TERENCE CONRAN . The way we live now 7.9.2011
TERENCE CONRAN . The way we live now 7.9.2011
The Way We Live Now explores Conran's impact whilst painting a picture of his design approach and inspirations. The exhibition traces his career from postwar austerity through to the new sensibility of the Festival of Britain in the 1950s, birth of the Independent Group with its flare for the avant-garde and the Pop Culture of the 1960s, to the design boom of the 1980s on to the present day.
The exhibition, curated by Stafford Cliff and Deyan Sudjic, will cover key areas and themes of Conran's career whilst exploring his wider impact on British life. The exhibition opens with a collection of Conran's own pieces from the late 1940s and 1950s, when he was welding steel chairs himself, designing textile designs, ceramics and magazine covers. The Habitat story will include the reconstruction of one of the room sets shown in the Habitat catalogues that were so influential in the 1960s and 1970s. It will also look at the work of the many talented designers that Conran commissioned to work on Habitat's identity, and products. Conran's role in professionalising the practice of design is charted by the work of the various Conran Design studios, which undertook projects as diverse as lighting, furniture, kitchenware, packaging, architecture and retail design. Conran's approach to food is traced by a look at the many restaurants that he has designed and opened. A recreation of Conran's study from his home in Barton Court will offer a glimpse into his private world. The exhibition will also demonstrate Conran's influence and legacy on current designers including recent Royal College of Art graduates who have been awarded the Conran Foundation RCA Award.
Born in 1931 Terence Conran studied textile design at London's Central School of Art. Quitting his studies in 1948 to seek full time employment, Conran set up a workshop with his tutor, the artist and print-maker Eduardo Paolozzi where he concentrated his skills on furniture design, ceramics and fabrics. Travelling in France, the young Conran saw the for the first time, simple but delicious food, enticing country markets and shops full of unfussy kitchenware's and was inspired to introduce this appealing way of life to Britian. The early 1950s saw Conran work on the Festival of Britain alongside architect Dennis Lennon and in 1953 he opened his first restaurant The Soup Kitchen just off The Strand in London, selling soup, espresso coffee, French breads and cheeses and apple tarts. The Soup Kitchen was followed by The Orrery restaurant, hailing the beginning of a variety of Parisian style brasseries that would transform Britain's eating habits. In 1956 Conran launched the Conran Design Group, a practice covering interiors, furniture and graphic design.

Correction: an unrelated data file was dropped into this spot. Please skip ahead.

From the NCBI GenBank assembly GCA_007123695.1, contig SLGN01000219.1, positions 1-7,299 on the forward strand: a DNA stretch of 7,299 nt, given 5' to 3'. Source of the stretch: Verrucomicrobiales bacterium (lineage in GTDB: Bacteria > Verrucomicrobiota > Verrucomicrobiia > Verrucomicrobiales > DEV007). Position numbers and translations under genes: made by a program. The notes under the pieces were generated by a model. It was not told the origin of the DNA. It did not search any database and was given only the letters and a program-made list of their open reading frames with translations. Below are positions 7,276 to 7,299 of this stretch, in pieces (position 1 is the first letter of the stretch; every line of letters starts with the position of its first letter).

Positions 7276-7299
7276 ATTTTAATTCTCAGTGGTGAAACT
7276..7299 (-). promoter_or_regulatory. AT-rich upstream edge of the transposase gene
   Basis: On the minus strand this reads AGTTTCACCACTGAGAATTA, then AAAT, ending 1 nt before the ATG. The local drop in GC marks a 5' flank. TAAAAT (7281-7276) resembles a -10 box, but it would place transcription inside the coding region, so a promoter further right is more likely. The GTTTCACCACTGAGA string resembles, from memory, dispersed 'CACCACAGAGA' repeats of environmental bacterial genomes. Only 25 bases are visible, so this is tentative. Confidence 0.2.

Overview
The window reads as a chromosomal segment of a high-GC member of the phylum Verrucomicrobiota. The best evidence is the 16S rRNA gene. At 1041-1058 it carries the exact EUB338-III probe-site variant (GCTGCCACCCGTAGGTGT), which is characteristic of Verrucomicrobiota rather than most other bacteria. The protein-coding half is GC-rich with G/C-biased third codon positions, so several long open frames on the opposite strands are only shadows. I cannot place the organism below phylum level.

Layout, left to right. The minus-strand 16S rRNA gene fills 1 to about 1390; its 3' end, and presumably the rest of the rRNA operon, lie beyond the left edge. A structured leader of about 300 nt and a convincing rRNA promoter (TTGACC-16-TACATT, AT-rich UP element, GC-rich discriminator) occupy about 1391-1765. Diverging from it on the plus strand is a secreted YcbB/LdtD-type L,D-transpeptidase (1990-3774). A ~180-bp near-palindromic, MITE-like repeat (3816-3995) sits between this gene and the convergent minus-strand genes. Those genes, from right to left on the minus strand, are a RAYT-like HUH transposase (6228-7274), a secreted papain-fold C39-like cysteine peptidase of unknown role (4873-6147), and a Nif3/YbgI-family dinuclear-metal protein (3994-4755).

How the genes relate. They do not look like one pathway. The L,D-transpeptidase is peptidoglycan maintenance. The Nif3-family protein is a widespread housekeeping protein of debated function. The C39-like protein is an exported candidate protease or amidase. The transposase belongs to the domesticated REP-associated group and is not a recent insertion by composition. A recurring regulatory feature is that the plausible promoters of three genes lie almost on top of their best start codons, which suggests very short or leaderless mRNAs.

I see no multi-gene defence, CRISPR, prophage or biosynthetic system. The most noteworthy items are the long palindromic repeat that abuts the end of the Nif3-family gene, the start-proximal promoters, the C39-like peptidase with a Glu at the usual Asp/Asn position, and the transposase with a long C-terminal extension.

In the 1960s, London became the capital of cool, Carnaby Street, The Beatles and Mary Quant represented a young new generation who aspired to clean lines and colour. The opening of Habitat in 1964 shattered the mould of existing furniture stores and created an entirely new retail experience, meeting the needs of the Pop Culture with its fresh interiors, cool staff and modern furniture. At this time, a breakthrough project for the Conran Design Group was designing the interior for Terminal One at Heathrow.